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  • ITMO Researchers Develop Unique Printing Technology for ‘Invisible’ Images

    29.09.2020

    This inkjet printing technology makes it possible to create a transparent protective image that can only be seen using polarized light – such as when using a smartphone screen.

    Illustration by Dmitry Lisovsky for ITMO.NEWS

    Every manufacturer dreams of a quick, easy and cheap way to protect their products from forgery. Software and video game developers have more or less solved the problem by taking user interaction online. But physical objects can still be forged and there is almost no way to make them password-protected. In this case, only special stickers or watermarks can be of help.

    “Currently, the market for polygraphic materials that can protect goods from counterfeit is growing exponentially,” explains Alexander Vinogradov, head of ITMO’s ChemBio Cluster. “Various QR codes and special signals are now used for these purposes, but it would be great to have a more accessible protection method that doesn’t require attracting substantial investments. At the same time, uniqueness of products that can be detected using methods available at hand allows us to confirm their authenticity. Such methods have to be constantly updated, however, as sooner or later they are reproduced by opportunistic manufacturers. Using inkjet printing to counter forgery can make the production of packaging products significantly easier, but first we would have to fine tune the chemical composition of ink over a period of several years.”

    Alexander Vinogradov

    Alexander Vinogradov

    Tasks to be solved

    Researchers from ITMO’s ChemBio Cluster have been working for five years to achieve application of organized high resolution nanostructure with methods accessible to solution chemistry. The project was supported by the Russian Science Foundation, and the results acquired on the first step were enough to strike a contract with JSC RPC KRYPTEN that includes implementing the new technology into the company’s manufacturing cycle.

    To achieve this, a number of theoretical and practical tasks had to be solved first. Namely, the researchers had to create special colloidal ink based on cellulose nanoparticles that could orient themselves in a specific way on a surface when ink is settled by inkjet printing. Nanorod-like crystals are programmed to position themselves along one axis turning into an optically active surface once the ink drops dry. This allows the necessary optical color effects to appear in polarized light.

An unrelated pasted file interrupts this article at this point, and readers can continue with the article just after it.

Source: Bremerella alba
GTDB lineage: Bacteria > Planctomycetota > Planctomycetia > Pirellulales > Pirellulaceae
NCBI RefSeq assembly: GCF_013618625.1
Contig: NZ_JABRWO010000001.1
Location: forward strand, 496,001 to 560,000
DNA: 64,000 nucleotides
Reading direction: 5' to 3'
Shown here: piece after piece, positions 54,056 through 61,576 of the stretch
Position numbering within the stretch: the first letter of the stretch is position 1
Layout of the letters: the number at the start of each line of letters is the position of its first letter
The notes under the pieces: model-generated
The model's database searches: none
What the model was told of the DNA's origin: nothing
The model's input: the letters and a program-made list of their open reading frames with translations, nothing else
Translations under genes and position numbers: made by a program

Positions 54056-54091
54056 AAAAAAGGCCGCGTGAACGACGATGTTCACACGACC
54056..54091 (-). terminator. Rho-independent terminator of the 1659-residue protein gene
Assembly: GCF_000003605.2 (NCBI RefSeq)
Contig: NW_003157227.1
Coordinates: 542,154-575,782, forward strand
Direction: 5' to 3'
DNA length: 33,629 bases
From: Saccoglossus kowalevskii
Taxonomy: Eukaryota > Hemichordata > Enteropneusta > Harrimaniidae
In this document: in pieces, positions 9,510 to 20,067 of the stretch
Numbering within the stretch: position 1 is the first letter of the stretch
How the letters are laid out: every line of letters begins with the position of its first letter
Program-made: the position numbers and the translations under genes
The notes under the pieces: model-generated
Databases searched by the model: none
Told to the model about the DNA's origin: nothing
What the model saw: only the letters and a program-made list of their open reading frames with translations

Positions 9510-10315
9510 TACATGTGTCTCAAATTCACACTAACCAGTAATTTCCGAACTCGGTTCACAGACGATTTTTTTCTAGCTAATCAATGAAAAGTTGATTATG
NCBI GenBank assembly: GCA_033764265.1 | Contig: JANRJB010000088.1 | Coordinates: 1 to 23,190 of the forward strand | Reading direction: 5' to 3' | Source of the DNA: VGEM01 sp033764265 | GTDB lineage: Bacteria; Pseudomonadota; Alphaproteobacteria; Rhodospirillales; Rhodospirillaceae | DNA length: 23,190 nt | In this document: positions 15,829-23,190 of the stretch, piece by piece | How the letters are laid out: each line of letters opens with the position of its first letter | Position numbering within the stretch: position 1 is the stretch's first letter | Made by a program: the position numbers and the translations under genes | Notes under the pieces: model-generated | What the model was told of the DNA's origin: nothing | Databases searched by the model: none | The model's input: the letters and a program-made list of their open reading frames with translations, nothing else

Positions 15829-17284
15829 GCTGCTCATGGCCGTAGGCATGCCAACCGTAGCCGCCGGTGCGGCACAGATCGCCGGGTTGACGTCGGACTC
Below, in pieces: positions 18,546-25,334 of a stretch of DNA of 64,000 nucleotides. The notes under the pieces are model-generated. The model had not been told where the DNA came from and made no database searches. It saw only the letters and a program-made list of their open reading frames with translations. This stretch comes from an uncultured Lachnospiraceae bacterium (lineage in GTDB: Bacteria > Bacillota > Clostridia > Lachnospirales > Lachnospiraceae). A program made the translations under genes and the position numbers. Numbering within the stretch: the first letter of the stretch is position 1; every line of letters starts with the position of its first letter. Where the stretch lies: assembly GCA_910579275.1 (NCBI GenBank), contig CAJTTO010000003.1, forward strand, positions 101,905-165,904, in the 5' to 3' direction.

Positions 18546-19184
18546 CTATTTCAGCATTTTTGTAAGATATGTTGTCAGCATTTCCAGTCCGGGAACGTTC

“We had to find a way to apply an anisotropic optical structure to a transparent substrate using an inkjet printer,” says Alexander Vinogradov. “In an anisotropic optical structure, cellulose nanoparticles spin around one of the axes comprising the so-called chiral nematic structure. Put simply, it means that nanoparticles in a multilayer system have a specific order instead of distributing themselves at random. The thickness of such covers created by ink settling is chosen to allow for interference in polarized light. Thus, colored optical feedback of a printed image that is unseen in daylight can be easily detected when subjected to light from any LCD screen, including that of a smartphone.” 

    Credit: shutterstock.com

    Credit: shutterstock.com

    Ink will do the trick

    The ink created by the researchers has a base of special particles 10 nm wide and around 200 nm long. In a solution, these particles are organized chaotically and when they are applied on the substrate in the usual way they maintain this disorganized state. However, using special chemical synthesis methods and technological application parameters, the researchers were able to make the particles orient themselves along one of the axes when settled with an inkjet printer. They were also able to preserve the effect when drops of settled ink merged together in case of macro images.

    “This can be achieved by modifying nanoparticles in a solution, when we set their properties in advance knowing their charge, ionic force, solution characteristics and keeping in mind what these parameters need to be during printing,” expounds Alexander Vinogradov. “Taking all of this into account, we modify the ink and choose its concentration so that the nanoparticle dynamics, as well as their mutual repulsion and attraction wouldn’t allow them to distribute chaotically, and would only support their parallel orientation in relation to each other.”

    Cellulose nanoparticles. Illustration from the article. Credit: pubs.acs.org

    Cellulose nanoparticles. Illustration from the article. Credit: pubs.acs.org

    This way, we can print any image – numbers, letters, drawings or logos – that will only be visible in polarized light. Such images could potentially be used on goods, banknotes, tickets and other objects that require protection from the manufacturer.

    Reference: E. Eremeeva, E. Sergeeva, V. Neterebskaia, S. Morozova, D. Kolchanov, M. Morozov, I.Yu. Chernyshov, V.A. Milichko, A. Vinogradov. Printing of colorful cellulose nanocrystalline patterns visible in linearly polarized light. ACS Appl. Mater. Interfaces, 2020/10.1021/acsami.0c11846


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